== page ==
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Symantec fixes 'high-risk' flaw in Enterprise Security Manager

Attackers could hijack machines from remote locations by exploiting a flaw in Symantec Enterprise Security Manager (ESM). Kaspersky Lab users also have a flaw to deal with.

Symantec Corp. has fixed a serious flaw in its Enterprise Security Manager (ESM) product attackers could remotely exploit to hijack targeted machines.

The Cupertino, Calif.-based antivirus giant said in an advisory that all versions of ESM are vulnerable to a remote code execution attack.

"The vulnerability exists in the ESM agent remote upgrade interface," Symantec said. "The ESM agent accepts remote upgrade requests from any entity that understands the upgrade protocol. The ESM agent does not currently verify that upgrades are from a trusted source."

As a result, attackers with knowledge of the agent protocol could deploy malware that allows them to control the host computer. Adding to the problem is that the ESM agent runs with administrative privileges.

Automated and manual fixes are available on the Symantec Web site.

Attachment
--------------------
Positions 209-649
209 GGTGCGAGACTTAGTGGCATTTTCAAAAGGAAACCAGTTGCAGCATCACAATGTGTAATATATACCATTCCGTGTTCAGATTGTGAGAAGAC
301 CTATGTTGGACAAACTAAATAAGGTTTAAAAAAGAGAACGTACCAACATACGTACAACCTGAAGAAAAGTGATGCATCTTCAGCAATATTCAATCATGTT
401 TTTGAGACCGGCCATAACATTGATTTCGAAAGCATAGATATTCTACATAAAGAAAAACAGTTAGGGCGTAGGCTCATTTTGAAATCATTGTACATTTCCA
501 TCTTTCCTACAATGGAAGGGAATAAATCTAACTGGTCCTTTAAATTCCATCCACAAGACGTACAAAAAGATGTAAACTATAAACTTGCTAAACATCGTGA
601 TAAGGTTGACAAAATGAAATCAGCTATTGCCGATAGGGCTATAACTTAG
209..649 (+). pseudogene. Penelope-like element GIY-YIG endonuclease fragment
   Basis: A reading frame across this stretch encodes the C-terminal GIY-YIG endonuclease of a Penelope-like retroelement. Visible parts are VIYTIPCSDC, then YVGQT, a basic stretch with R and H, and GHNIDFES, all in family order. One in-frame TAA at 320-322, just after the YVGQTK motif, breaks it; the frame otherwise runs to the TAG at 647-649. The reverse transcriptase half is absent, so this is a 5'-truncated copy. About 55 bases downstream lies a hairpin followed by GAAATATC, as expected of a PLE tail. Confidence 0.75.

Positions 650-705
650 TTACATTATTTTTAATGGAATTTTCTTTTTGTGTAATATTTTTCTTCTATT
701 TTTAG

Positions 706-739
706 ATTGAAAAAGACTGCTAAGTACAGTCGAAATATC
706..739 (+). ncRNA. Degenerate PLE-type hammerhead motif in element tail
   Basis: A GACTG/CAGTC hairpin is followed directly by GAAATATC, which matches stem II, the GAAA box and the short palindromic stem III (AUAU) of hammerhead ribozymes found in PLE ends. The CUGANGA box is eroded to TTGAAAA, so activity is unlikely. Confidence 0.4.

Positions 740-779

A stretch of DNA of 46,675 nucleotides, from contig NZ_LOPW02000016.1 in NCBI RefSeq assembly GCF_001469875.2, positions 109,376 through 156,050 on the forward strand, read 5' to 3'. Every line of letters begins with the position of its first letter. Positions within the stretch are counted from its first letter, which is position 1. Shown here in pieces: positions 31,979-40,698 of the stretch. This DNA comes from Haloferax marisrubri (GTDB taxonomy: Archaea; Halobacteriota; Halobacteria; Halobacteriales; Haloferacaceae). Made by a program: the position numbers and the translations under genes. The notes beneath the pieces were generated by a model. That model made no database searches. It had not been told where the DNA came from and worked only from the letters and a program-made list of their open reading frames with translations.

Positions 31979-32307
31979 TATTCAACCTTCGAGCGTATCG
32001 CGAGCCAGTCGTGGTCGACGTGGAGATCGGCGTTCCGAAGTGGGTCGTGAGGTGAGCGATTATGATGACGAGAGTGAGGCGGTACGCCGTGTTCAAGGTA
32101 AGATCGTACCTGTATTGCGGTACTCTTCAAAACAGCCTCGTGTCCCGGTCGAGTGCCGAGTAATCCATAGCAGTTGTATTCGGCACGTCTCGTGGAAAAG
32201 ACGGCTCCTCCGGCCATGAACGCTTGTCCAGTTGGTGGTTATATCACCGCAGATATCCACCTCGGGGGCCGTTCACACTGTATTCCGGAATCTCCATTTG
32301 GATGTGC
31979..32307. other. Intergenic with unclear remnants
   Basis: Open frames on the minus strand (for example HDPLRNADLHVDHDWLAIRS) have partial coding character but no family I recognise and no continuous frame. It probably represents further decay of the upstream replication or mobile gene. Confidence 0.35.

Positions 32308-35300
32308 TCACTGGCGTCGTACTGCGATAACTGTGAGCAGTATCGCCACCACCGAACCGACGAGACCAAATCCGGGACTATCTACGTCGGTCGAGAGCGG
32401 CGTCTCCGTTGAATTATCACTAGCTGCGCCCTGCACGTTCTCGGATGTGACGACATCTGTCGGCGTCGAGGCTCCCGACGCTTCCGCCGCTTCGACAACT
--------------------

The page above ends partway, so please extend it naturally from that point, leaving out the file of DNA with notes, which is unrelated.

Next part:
The French Security Incident Response Team, (FrSIRT) described the flaw as "high-risk" because attackers could exploit it from remote locations to hijack targeted machines.

Symantec isn't the only antivirus vendor to plug a security hole in recent days.

Kaspersky flaw fixed
Russian antivirus vendor Kaspersky Lab has addressed multiple flaws across its product line attackers could exploit to hijack targeted machines or disclose sensitive data.

According to FrSIRT, the first problem is caused by input validation errors in the "AxKLProd60.dll" and "AxKLSysInfo.dll" ActiveX controls when processing arguments passed to certain methods such as StartUploading. Attackers could exploit this to retrieve or delete arbitrary files from a vulnerable system by tricking a user into visiting a specially crafted Web page.

The second vulnerability is caused by a heap overflow error in the OnDemand Scanner when parsing malformed ARJ archives via the "arj.ppl" module, FrSIRT said. Attackers could exploit this to run malicious commands by sending an email with the malicious file to a system being protected by a vulnerable application. The third issue is an integer overflow error in the hook function for the "_NtSetValueKey()" function when handling a large unsigned value for the data size argument. Attackers could exploit this to run malicious code with elevated privileges.

The fourth vulnerability is caused by an error in the "klif.sys" driver, which could be exploited by malicious users to execute arbitrary commands with Ring-0 privileges, FrSIRT said.

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